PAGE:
Since 2007 LEGO fans have been eagerly awaiting the arrival of each new modular building. Last year we got the Assembly Square set – a celebration of 10 years of the range. This year we get what in a way feels like a new chapter with 10260 Downtown Diner.
When leaked images first surfaced of the set some people proclaimed it to be a fake because of not only how different it looked but the inclusion of detailed minifigure faces.
There’s a lot to discuss with this set, so let’s get stuck in to it.
Ground Floor – The Diner
I’d have to say that the build for this section starts pretty slowly. Modulars always have some footpath out the front that requires putting down tiles, but the diner features a fully tiled floor so there is a lot of tile work to do.
The shape of this layer has plenty of curves which makes for an interesting build experience. The two white strips around the top are comprised entirely of plates, tiles and curved bricks that are attached using SNOT techniques and elements. It’s the kind of building experience that I expect from a modular.
The interior of the diner features one of the cleverest uses for a truck part I have ever seen – two truck trays are used upside down to create a rangehood over the grill. When I tipped out the parts and spotted those I had no idea what they would be used for.
The construction of the lettering for the diner sign is probably some of my favourite lettering. While each letter appears distinct there is actually a lot of elements hidden just below each that hold it all together.
The top of the counter is a large section that is built separately and then clipped in on its side. It allows for an interesting design with the grey border.
The End Result
This part of the set is my favourite visually. The use of colour here is wonderful, with the teal used liberally throughout. The combination of the teal, white and pink look better together than I thought they would.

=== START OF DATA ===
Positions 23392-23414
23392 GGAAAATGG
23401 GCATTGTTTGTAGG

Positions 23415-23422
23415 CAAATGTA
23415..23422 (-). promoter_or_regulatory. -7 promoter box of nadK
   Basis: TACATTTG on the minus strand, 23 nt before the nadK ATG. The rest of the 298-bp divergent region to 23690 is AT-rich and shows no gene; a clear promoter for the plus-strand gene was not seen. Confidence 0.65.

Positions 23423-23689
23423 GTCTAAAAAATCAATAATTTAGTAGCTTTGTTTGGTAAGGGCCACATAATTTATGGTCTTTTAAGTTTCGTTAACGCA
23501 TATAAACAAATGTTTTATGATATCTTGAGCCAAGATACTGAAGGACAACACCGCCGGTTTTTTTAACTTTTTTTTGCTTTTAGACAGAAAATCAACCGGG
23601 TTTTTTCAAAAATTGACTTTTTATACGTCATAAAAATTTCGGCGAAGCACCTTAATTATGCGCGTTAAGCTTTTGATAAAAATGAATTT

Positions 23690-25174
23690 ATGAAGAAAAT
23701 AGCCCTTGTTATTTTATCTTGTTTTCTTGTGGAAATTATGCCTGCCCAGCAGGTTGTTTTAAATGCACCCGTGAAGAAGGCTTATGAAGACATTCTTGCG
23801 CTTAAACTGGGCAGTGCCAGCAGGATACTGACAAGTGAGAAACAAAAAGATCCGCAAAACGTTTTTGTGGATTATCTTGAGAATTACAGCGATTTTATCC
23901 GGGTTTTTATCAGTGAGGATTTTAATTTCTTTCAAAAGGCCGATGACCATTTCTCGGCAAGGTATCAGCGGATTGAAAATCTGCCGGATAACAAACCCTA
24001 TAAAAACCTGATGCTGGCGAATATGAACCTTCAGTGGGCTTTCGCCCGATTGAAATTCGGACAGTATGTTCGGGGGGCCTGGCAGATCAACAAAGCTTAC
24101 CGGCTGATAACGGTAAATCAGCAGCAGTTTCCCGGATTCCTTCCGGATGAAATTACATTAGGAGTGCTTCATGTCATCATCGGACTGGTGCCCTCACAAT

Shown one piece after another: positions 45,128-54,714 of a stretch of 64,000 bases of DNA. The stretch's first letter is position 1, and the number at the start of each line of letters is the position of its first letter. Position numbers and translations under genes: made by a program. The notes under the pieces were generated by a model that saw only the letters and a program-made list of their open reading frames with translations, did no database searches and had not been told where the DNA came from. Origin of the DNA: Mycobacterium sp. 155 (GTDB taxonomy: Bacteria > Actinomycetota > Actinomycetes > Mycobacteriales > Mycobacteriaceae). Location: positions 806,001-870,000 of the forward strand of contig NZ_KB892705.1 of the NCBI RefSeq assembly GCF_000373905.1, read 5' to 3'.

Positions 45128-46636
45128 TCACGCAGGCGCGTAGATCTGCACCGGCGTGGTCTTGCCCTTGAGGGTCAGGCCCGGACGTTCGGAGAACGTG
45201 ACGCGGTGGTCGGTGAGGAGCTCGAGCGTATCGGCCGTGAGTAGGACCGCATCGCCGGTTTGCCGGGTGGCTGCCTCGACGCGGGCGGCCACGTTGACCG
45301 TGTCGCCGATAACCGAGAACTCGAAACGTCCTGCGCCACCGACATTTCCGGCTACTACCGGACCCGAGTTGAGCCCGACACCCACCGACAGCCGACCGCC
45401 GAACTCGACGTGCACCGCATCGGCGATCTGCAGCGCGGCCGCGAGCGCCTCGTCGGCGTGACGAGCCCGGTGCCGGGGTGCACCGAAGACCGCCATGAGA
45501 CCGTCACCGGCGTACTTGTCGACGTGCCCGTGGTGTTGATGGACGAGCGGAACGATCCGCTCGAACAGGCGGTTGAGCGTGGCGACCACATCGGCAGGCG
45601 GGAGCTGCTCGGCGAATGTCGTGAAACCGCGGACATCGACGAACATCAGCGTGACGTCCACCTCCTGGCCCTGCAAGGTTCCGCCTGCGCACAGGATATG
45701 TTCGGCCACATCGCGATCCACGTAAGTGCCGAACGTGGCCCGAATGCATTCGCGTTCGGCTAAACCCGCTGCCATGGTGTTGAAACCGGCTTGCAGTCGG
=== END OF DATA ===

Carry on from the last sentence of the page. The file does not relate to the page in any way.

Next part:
The tiled floor looks great and the black and white provides a nice contrast to the red of the booths and jukebox.
I find the pseudo-corner design interesting. Having the staircase to the left made the large curved window stand out more, but I am not sure how well the set works in a straight line now.
Level 2 – The Gym
While this level may seem a little sparse there are actually a lot of really great builds to be found.
The weight rack is built upside down and set at an angle. The way that it is designed actually keeps the weights fairly well secured without them actually being clipped in.
I also really like the way that the ropes around the boxing ring have been done. It’s not crazy weird parts usage but just one of those things were the end result looks good.
The watercooler is another great little build. The clear 1×1 round with shaft element allows for the clear dome to be added upside down to form the tank. It’s great how a single element can allow for inversion of the building.
The large front window is also built using SNOT techniques – only one side of the windows are actually attached.
The front façade is done in a way that I can’t believe hasn’t been done before – tiles placed on plates are attached to the front of the building. The inherent gaps between the tiles create a brickwork effect.
Perhaps the most impressive build on this level is found at the back in the form of a spiral staircase. The key to this is using a 1×1 round with hole placed in the lattice of a fence element, combined with a bar and a robot arm. 7 of these “steps” are then combined around a single technic axle. It’s one of those times where I thought to myself “I didn’t think you’d be able to do that in an official set”.
The End Result
The second level really manages to capture a small gym. I like the fact that it’s not a super modern gym with treadmills and exercise bikes. I think the mix of boxing and weights help match the era that you get from the overall set.
I like the way that the punching bag has been done in a way that allows for it to move around freely.
Level 3 – The Recording Studio